In the article, the congressmen also draw attention to the risks involving transfer of control of the Brazilian Funding Authority for Studies and Projects (FINEP) to the Brazilian Development Bank (BNDES). “The disruption of the R&D [research & development] system ignores the avenues indicated by the global economy,” according to the article, while claiming that the World Economic Forum report released last October reinforces the importance of government investment in scientific research and education.

Gianna Sagazio, director of innovation at the Brazilian National Confederation of Industry (CNI), explains that the article was based on a meeting held in Brasília in November, as part of Mobilization for Business Innovation (MEI) activities. Developed 11 years ago, the initiative brings together about 300 of the country’s main business leaders and acts as a forum for dialogue between the business sector, government, academia, and civil society. The meeting was attended by the Speaker of the House, the president of the Senate, Davi Alcolumbre (DEM-AP), as well as about 100 congressmen, 30 senators, and 250 business leaders.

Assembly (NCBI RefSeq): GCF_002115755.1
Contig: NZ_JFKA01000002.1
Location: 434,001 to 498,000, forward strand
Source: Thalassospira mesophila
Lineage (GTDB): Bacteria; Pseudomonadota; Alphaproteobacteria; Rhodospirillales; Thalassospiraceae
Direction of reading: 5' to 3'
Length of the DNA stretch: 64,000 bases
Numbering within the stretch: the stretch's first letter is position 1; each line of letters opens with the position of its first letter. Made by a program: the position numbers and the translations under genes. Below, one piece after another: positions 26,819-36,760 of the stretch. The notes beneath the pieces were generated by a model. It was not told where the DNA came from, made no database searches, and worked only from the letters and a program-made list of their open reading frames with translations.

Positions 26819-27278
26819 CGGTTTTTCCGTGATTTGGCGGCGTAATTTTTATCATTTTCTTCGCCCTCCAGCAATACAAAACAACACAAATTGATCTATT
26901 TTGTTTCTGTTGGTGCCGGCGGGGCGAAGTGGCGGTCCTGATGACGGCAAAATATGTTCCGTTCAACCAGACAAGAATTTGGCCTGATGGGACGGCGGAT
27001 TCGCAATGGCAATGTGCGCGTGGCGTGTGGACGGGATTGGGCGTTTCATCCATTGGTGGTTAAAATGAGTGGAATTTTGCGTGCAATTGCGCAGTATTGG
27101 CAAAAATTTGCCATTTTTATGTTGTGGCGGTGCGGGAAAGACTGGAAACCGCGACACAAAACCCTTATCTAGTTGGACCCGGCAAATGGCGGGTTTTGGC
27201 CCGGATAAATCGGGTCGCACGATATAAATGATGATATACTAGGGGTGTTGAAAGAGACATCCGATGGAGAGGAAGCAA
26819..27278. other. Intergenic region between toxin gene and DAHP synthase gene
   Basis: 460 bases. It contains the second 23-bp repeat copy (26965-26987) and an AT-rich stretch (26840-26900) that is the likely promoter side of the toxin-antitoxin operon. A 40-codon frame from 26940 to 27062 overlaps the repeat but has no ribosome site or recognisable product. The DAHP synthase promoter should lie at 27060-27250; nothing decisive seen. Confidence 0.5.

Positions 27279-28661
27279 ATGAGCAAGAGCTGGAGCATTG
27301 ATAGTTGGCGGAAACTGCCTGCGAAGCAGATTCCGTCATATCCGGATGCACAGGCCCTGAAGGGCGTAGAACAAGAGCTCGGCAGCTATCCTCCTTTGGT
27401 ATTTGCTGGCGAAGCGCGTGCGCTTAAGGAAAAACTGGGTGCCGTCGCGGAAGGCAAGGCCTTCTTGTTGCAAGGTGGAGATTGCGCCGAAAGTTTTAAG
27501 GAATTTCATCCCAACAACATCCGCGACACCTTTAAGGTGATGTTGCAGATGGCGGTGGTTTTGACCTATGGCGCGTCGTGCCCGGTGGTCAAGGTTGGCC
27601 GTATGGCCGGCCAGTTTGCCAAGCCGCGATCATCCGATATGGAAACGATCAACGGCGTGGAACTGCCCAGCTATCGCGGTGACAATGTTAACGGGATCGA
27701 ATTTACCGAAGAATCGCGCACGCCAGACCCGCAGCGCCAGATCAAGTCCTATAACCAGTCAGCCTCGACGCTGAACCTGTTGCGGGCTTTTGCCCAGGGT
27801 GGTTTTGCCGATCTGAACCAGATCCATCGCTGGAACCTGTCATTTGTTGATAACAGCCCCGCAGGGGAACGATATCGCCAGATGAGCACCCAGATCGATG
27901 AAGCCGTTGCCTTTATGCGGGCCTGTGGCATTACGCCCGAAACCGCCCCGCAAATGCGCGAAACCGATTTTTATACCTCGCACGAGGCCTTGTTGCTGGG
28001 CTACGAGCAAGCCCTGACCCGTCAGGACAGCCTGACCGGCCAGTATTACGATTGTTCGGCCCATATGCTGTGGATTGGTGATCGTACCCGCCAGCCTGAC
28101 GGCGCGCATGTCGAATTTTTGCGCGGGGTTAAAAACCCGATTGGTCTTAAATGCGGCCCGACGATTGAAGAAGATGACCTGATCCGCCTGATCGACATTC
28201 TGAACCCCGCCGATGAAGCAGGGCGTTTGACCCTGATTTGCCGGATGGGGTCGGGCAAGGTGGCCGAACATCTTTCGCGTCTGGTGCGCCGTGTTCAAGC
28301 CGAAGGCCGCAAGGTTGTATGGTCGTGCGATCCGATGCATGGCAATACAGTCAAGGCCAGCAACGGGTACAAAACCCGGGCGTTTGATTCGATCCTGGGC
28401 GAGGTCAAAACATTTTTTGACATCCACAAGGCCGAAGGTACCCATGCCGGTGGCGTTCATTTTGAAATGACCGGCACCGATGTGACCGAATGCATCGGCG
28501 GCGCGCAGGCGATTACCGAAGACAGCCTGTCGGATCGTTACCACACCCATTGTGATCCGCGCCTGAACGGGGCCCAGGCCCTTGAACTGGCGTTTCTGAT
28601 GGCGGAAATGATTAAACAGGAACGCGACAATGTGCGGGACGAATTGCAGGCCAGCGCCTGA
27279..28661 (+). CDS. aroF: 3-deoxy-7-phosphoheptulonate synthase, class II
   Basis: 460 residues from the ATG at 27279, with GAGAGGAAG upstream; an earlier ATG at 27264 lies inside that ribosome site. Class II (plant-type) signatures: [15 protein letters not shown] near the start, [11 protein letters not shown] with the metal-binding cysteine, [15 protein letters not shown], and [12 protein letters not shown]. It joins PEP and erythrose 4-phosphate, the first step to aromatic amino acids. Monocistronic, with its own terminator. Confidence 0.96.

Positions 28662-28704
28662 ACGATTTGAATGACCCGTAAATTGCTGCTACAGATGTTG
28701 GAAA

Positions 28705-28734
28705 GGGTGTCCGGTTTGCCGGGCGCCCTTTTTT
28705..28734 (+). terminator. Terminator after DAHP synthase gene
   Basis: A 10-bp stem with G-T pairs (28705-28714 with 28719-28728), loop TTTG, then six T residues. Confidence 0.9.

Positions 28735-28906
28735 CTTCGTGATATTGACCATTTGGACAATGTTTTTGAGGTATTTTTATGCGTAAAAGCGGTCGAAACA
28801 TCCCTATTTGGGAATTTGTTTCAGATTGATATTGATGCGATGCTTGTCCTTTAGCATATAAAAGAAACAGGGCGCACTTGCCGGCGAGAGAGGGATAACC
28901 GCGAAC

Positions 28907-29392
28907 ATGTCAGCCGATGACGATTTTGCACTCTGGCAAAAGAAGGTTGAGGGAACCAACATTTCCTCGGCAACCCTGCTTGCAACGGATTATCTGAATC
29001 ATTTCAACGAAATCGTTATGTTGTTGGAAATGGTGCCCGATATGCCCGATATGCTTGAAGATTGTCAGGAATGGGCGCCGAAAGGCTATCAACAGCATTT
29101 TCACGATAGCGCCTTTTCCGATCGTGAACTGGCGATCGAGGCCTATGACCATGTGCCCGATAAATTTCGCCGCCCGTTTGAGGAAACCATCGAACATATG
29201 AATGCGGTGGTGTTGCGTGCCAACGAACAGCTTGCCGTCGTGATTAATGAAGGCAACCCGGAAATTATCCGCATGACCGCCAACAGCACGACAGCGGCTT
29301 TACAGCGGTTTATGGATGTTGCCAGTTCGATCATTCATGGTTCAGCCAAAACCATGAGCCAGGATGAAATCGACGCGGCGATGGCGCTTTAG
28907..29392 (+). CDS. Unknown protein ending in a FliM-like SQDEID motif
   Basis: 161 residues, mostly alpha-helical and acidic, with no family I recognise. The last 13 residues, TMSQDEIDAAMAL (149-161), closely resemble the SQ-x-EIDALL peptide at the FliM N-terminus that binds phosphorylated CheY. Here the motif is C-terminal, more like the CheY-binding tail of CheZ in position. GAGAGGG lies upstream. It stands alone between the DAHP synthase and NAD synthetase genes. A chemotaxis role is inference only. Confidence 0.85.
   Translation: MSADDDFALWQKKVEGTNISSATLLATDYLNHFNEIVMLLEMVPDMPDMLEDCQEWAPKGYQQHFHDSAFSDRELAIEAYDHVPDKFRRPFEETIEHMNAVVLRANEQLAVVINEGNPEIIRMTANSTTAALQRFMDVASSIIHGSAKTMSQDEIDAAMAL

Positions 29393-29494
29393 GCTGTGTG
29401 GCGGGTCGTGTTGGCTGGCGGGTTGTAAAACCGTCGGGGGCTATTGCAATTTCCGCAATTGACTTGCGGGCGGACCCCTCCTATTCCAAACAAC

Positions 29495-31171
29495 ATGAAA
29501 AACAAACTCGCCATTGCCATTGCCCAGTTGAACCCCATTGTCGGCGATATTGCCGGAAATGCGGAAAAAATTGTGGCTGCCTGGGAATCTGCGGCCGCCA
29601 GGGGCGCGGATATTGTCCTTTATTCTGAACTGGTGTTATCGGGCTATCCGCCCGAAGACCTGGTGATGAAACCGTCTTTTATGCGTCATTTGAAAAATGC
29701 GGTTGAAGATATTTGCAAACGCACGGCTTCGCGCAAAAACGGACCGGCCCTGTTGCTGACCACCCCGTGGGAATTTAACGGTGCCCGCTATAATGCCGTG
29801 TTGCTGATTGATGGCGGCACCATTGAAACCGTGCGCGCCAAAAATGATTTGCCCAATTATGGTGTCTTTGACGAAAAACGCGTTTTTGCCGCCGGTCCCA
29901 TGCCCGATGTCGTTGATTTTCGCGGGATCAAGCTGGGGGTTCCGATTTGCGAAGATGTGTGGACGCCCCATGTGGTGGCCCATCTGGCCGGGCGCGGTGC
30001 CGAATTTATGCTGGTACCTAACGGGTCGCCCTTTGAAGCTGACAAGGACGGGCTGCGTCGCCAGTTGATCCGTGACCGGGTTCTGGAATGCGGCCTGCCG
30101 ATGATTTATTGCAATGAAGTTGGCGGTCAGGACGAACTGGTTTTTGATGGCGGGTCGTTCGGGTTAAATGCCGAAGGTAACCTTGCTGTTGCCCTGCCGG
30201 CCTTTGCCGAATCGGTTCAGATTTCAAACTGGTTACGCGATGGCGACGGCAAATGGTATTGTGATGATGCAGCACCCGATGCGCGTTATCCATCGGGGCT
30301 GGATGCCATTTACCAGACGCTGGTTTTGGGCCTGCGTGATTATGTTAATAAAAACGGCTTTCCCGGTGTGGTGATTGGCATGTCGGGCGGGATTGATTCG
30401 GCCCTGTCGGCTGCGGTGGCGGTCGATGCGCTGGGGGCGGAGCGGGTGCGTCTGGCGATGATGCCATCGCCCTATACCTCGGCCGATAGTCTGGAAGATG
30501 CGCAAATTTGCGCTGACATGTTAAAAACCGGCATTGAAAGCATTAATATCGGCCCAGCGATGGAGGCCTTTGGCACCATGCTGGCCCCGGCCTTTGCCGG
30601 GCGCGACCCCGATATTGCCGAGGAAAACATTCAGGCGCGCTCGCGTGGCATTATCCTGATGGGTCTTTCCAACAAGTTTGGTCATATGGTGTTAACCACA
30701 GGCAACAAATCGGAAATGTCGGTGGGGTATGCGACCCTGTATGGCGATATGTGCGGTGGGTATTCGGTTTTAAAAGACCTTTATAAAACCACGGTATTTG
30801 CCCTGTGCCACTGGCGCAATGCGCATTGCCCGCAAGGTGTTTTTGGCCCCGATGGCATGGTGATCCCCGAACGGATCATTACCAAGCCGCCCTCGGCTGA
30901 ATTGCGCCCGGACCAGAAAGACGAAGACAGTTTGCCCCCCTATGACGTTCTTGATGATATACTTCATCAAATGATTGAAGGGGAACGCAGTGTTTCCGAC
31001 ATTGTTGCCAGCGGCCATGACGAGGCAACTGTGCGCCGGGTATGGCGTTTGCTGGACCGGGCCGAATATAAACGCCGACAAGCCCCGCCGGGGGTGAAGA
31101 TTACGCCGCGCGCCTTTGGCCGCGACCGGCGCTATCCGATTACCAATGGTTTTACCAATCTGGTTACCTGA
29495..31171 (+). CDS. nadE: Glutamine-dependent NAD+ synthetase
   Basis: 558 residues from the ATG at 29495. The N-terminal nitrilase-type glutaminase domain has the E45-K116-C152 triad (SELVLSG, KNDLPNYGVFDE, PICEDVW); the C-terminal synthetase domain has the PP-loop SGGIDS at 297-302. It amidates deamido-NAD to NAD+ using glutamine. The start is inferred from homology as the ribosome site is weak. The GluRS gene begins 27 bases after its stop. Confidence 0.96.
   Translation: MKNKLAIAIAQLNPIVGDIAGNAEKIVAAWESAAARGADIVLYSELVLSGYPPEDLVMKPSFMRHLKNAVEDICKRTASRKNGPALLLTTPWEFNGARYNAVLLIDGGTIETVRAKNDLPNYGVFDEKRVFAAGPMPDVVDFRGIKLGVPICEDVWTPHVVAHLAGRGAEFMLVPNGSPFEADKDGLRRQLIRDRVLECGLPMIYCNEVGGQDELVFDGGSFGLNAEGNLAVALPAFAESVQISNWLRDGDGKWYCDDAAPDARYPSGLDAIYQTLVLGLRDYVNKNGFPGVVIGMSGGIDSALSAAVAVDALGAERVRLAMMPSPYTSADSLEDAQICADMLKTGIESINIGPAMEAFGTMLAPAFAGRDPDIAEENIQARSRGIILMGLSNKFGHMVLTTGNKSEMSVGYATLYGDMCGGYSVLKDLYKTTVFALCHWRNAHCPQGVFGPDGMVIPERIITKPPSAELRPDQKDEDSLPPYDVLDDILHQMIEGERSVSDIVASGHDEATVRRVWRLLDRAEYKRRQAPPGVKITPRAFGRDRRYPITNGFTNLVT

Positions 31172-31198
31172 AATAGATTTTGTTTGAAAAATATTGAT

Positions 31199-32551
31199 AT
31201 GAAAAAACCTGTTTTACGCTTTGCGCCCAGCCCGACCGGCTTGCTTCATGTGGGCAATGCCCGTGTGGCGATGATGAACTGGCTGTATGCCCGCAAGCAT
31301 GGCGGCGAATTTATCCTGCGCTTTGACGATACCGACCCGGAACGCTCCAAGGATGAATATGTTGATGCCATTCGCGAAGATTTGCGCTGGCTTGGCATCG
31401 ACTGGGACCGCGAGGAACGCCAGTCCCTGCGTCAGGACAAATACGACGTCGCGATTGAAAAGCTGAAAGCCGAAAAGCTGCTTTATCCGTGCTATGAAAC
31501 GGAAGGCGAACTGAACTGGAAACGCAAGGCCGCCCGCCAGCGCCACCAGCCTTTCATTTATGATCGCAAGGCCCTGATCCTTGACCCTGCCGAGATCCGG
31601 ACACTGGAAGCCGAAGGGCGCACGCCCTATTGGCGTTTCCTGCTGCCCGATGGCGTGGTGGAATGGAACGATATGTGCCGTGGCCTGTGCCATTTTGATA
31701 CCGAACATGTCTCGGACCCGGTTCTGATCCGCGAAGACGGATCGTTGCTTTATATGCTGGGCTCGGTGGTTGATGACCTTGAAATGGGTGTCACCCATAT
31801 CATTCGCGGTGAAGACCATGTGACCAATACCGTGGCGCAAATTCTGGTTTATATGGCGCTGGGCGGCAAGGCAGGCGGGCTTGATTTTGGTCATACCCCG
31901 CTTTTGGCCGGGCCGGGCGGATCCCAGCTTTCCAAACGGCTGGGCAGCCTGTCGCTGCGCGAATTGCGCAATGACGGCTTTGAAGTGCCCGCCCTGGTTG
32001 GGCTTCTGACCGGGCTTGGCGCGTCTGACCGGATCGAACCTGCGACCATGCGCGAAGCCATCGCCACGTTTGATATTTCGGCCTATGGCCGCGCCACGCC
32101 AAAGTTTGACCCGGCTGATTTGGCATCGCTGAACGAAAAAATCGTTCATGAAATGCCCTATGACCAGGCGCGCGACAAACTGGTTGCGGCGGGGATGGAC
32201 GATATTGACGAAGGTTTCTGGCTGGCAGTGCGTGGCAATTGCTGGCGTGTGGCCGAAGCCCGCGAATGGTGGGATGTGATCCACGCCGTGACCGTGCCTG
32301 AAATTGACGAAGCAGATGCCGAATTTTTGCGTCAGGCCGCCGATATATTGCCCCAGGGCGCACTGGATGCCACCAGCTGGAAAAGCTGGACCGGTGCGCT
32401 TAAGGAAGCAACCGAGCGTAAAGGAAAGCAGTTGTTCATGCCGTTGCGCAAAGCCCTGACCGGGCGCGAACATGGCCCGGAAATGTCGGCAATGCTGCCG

“Brazil is the ninth largest economy in the world and yet it occupies low positions in innovation rankings,” observes Sagazio, who is also responsible for the executive coordination of MEI. “Brazil places poorly in international innovation rankings, which ends up negatively influencing business competitiveness, as well as jeopardizing job creation,” she emphasizes. In this regard, the director of CNI mentions the Global Innovation Index report, which places Brazil in 66th place out of 129 countries. “In the past nine years, our country has dropped 19 positions.” Meanwhile, she points out, more developed countries, such as China, Germany, and Switzerland, have chosen innovation as their main axis of development; in Brazil, investments in research are still considered expenditures. “Businesses don’t innovate by themselves. In order to develop a favorable environment, it is necessary to create an ecosystem and, therefore, we are seeking to expand the dialogue with the Legislative and Executive branches,” she says.